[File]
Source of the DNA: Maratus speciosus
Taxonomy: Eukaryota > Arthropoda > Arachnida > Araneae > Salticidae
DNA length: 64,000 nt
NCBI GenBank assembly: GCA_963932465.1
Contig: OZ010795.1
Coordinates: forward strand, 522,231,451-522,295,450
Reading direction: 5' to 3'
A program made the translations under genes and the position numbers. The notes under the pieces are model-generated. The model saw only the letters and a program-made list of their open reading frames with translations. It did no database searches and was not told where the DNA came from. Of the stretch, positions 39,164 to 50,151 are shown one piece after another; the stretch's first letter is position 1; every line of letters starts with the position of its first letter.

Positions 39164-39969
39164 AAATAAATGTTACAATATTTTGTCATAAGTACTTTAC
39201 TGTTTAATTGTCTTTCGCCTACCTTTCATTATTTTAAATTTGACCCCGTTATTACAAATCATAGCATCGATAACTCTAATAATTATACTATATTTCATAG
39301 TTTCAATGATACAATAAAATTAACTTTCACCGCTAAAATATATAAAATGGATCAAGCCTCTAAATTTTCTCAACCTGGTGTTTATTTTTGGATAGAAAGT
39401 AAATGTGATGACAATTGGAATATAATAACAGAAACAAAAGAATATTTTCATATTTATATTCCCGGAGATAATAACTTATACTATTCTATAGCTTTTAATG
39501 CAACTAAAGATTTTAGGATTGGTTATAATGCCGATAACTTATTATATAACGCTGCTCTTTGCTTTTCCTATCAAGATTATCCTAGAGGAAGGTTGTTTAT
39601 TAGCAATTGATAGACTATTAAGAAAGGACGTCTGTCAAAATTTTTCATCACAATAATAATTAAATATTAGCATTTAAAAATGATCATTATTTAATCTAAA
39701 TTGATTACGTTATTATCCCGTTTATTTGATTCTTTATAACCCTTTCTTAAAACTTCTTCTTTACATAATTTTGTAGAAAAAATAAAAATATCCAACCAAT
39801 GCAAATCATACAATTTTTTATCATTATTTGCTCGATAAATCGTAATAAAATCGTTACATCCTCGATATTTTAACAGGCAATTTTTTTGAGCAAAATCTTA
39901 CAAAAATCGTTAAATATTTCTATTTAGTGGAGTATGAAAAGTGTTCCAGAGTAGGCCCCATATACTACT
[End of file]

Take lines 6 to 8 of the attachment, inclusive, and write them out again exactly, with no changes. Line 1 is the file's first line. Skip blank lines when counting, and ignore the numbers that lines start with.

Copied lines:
Coordinates: forward strand, 522,231,451-522,295,450
Reading direction: 5' to 3'
A program made the translations under genes and the position numbers. The notes under the pieces are model-generated. The model saw only the letters and a program-made list of their open reading frames with translations. It did no database searches and was not told where the DNA came from. Of the stretch, positions 39,164 to 50,151 are shown one piece after another; the stretch's first letter is position 1; every line of letters starts with the position of its first letter.